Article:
European economic and monetary union
With EMU fully in place it is sometimes easy to forget how radical a step this was. Locking the exchange rates of the twelve Euro zone countries remains a gamble: a bet that the benefits of a restraint on government borrowing and unified monetary policy will outweigh the loss of the exchange rate adjustment mechanism. Indeed, a definitive conclusion is likely to have to wait many years, possibly decades. The process has already been beneficial to Ireland: credibly sustainable lower interest rates and much lower bond rates that supported fiscal retrenchment as well as a permanently competitive currency parity rate against our Euro zone competitors. The competitive wild card of British Euro entry remains, however, and is likely to cast a long shadow until finally resolved over the next few years.
Many of these developments were not foreseen fifteen years ago and even those that were had an influence far greater than suspected at the time. The European Single Market project is a good example of this. Similarly, the forces that will shape the next fifteen years remain shadowy even if two are already increasing in focus.

The enlargement of the European Union
This has already had an impact in Ireland owing to the rejection of the Nice Treaty but this is minor compared to its full potential fall-out.
To start, the accession of large but undeveloped agricultural countries - particularly Poland - will stretch the Common Agriculture Policy beyond breaking point. Either CAP will have to be dramatically revised or subventions are likely to soar.
This means a real choice between higher taxation to fund the CAP or a (potentially dramatic) fall in aid to agriculture, possibly at a time of opening trade barriers. But the cost of enlargement does not end there - it will also stretch the political and general budgetary resources of the EU to the limit. Much of this underlies the Nice Treaty, particularly the move from one commissioner per member state.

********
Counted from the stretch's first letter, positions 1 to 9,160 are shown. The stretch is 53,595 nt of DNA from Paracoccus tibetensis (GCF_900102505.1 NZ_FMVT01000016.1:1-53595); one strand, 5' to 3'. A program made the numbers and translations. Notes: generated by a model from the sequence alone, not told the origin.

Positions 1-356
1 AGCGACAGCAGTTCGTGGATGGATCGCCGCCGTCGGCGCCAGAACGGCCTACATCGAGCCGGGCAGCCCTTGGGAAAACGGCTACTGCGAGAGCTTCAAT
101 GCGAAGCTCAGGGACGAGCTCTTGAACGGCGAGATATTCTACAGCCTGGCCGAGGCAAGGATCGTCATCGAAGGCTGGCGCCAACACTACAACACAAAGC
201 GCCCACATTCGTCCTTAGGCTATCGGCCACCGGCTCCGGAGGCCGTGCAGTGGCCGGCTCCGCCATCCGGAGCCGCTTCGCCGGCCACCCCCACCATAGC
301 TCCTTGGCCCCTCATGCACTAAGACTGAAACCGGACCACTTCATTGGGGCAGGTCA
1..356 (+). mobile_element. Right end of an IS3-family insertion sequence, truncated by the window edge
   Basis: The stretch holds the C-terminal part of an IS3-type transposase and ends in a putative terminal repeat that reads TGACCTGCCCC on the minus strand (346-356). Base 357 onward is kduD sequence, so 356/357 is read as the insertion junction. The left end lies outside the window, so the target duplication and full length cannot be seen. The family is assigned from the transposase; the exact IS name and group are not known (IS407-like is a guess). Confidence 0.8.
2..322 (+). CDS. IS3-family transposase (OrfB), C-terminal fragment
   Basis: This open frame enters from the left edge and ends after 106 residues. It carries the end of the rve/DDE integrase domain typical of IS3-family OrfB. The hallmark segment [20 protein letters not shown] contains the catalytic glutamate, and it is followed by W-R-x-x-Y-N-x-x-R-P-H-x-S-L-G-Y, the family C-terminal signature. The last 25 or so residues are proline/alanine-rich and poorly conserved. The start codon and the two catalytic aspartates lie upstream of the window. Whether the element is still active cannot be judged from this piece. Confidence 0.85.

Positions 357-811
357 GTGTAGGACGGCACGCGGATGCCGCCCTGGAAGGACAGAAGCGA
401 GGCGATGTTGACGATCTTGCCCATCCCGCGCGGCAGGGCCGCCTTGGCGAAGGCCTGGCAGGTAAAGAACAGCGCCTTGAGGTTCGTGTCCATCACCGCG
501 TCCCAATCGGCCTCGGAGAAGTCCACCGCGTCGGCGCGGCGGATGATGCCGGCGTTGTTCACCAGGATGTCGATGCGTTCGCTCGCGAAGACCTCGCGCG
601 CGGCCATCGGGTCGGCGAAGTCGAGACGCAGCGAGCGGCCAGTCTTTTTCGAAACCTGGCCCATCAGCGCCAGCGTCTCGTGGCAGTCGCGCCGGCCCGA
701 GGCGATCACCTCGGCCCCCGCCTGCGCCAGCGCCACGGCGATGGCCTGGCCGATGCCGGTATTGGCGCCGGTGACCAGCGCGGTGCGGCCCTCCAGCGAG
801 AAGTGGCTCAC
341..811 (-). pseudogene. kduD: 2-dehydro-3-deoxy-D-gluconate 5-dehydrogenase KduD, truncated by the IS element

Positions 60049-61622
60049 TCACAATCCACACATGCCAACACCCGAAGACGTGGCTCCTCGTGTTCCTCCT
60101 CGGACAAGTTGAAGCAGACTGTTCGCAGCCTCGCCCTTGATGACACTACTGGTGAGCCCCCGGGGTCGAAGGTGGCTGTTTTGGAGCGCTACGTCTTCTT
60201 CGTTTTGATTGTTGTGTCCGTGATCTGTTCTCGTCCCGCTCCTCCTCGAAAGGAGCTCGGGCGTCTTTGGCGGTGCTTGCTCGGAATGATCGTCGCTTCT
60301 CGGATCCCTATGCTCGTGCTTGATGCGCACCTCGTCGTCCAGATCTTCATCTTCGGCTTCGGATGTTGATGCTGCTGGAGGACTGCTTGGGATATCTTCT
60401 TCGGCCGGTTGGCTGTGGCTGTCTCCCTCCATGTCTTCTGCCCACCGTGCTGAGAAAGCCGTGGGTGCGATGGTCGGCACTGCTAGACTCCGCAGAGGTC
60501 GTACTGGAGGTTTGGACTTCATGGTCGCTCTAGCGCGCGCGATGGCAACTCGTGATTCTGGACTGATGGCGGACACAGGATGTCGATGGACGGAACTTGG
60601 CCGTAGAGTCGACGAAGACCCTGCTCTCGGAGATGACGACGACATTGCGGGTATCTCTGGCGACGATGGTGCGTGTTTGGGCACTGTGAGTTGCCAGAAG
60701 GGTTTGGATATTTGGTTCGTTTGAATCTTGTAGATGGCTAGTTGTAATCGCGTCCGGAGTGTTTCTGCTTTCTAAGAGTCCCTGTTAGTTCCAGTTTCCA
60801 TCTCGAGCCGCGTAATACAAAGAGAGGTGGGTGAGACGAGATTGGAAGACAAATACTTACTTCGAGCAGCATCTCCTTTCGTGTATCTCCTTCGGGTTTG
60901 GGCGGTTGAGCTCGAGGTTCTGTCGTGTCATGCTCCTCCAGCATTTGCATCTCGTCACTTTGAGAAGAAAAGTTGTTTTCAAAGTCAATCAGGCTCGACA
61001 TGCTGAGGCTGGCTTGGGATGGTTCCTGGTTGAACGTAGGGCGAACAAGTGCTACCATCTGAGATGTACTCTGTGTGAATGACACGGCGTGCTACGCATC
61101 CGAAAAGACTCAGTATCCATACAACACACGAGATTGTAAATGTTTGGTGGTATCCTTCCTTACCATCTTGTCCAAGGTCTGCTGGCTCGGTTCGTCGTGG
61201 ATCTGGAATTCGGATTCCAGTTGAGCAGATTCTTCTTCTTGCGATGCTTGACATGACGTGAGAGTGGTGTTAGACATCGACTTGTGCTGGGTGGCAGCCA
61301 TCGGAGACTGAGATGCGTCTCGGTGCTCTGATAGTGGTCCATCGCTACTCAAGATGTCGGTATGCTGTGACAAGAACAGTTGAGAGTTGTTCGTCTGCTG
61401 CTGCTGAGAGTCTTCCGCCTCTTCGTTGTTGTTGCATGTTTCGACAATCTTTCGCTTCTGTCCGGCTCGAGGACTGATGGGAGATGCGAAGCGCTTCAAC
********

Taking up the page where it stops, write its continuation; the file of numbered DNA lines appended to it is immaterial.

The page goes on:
If all of this sounds negative it must be weighed against the gains: the further reunification of Europe, the locking in of the democratic process in many former totalitarian states and a massive increase in the potential size of European markets. Many of the reforms (particularly in the EU Budget and CAP) are required in any case and to energise this reform process in the name of a freer and unified Europe makes it even more desirable. Just as for the ascension countries there will be a price to pay for enlargement, but everything suggests that it will be well worth the price.
Adaptation to the post-Celtic Tiger realities
The last fifteen years can, perhaps, be thought of as a period in which Ireland finally caught up with its potential - the potential of its people and its geographic and political positions. However, that catch-up period came to an end as the last century closed. The challenge for the new century is to adjust to the new realities of high employment and labour force participation, the bottlenecks in the economy and the potential this creates for inflation and fiscal deterioration.
This is as hard a task as to achieve the ‘Tiger’ phase in the first place. Indeed, it is sobering to consider the fate of so many of the original ‘Tiger’ economies in East Asia and the crises they had to endure for not correcting their economic policies to reflect changing realities.
Ireland has many advantages they did not enjoy. Membership of the EU and EMU, for instance, with the latter’s restraints on fiscal deficits a particular boon, even if it may not seem so at the time. A stable political system and sophisticated financial institutions, markets and clients along with a top grade sovereign credit rating.
Nonetheless, it must not be taken for granted that everything will automatically be fine. Japan remains a sobering reminder of how easily a country can get into trouble even at a time of record prosperity.
Careful, positive, often difficult decisions will need to be taken in order to deliver a continually prosperous future. The starting point for a bright future is in place but only time will tell if it can be delivered.